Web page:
Toronto Public Health vice-chair questions city’s COVID-19 policy direction
Toronto Public Health vice-chair Dr. David Shulkin said it was “very dismaying” to see Toronto’s decision to temporarily close non-essential businesses ahead of the Easter weekend, which came as the city was preparing for its first major outbreak.
“We have to move to more socially distancing measures because of our risk exposure, but that’s the very essence of science.”
Dr. Shulkin’s comments underscore the delicate balancing act that public health agencies have to make as they work to prevent outbreaks while allowing people to go about their ordinary lives or “prime quarantine” as they see fit.
In an interview, the physician-geneticist said the city’s decision to close non-essential businesses was “a little bit too soon,” adding many restaurants, bars and retail stores could not be safely closed because they sell alcohol.
He said the city would be foolish to close such stores in the near future because of current health protection measures in place.
In order to get everyone back on their feet, Dr. Shulkin said there needs to be a series of “mini-disinfections” to keep everyone safe, such as providing people with face masks or asking them to not eat anything in public places for a week before schools, workplaces and daycares reopen.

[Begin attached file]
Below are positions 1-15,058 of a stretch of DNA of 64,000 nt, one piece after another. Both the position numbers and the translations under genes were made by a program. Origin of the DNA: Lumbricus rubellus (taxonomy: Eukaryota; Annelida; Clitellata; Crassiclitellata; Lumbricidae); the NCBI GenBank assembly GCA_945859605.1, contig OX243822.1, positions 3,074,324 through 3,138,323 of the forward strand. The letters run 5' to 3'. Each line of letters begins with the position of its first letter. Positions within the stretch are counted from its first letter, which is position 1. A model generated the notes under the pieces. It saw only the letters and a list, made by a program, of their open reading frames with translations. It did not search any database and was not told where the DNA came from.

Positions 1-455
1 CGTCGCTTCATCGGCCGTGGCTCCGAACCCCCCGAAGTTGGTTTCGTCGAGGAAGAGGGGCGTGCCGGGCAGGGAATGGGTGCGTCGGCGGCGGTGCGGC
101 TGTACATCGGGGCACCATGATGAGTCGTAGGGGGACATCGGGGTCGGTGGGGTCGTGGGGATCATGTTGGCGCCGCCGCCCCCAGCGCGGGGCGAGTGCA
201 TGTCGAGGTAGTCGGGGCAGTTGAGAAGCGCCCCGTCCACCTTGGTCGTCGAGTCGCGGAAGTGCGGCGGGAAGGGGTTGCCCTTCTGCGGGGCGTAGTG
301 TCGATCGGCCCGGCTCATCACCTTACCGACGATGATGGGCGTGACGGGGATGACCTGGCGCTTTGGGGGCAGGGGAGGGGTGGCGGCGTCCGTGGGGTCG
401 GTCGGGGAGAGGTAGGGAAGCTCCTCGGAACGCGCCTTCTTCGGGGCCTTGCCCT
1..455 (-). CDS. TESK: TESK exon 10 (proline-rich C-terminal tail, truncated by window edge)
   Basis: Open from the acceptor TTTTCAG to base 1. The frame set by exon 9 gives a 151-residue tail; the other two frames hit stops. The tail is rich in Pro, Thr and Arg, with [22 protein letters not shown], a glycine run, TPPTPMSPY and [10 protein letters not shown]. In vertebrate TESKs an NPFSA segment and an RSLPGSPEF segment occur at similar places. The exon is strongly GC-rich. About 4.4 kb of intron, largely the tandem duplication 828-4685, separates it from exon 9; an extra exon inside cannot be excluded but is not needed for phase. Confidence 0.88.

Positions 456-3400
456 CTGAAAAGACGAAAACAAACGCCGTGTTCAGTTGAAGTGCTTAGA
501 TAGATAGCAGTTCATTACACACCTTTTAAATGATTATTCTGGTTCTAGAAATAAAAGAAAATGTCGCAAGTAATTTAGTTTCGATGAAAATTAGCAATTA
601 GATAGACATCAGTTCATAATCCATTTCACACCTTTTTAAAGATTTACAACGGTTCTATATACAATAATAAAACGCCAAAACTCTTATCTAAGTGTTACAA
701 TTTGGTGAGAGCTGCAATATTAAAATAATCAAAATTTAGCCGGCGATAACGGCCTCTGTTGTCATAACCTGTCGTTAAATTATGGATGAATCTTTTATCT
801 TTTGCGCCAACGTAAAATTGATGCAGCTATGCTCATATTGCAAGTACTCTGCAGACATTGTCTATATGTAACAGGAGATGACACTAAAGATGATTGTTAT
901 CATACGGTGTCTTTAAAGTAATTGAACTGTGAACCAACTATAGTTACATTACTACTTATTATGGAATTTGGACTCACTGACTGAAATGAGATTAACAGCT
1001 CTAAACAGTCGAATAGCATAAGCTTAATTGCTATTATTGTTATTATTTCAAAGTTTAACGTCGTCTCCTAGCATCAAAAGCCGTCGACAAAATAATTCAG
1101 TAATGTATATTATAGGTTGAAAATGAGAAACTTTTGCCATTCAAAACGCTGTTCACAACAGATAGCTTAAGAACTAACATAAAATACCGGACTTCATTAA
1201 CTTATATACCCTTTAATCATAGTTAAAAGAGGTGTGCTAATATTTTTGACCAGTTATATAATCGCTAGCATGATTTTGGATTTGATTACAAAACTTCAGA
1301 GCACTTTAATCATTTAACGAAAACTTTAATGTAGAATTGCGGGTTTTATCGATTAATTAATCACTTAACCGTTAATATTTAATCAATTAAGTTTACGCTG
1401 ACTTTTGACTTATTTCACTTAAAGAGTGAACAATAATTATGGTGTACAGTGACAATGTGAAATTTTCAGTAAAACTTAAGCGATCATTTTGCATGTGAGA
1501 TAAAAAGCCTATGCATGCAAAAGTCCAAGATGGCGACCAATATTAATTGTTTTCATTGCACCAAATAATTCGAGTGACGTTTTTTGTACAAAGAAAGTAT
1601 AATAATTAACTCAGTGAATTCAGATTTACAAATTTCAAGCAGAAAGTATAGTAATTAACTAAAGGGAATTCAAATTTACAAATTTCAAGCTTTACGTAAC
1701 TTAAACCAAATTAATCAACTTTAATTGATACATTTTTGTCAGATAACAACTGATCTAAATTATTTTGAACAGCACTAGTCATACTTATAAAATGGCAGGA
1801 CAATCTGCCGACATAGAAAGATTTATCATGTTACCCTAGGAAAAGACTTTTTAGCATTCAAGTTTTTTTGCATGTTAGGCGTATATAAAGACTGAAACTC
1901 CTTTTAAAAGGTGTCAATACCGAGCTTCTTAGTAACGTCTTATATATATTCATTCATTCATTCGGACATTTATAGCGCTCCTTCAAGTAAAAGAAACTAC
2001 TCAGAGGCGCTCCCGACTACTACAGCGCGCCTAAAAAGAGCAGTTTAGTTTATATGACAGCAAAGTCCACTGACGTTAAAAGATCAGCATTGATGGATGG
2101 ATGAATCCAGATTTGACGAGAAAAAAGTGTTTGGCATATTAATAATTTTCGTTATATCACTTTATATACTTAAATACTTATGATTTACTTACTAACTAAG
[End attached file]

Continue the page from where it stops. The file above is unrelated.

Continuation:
“I wish we were going to see that but we have to be ready now,” he added.
He also said the city and its partners need to better prepare for the next pandemic. “We need to be prepared for a much bigger catastrophe,” he said.
He criticized the Ontario government for what he called its “not-ready” response to COVID-19. He said even though the province has been testing extensively, there aren’t enough tests so the province doesn’t have enough cases yet, creating a situation where people remain at risk.
“It makes me angry at all levels,” he said.
Toronto Public Health is an independent agency that serves over 1.4 million residents with health promotion and public health initiatives.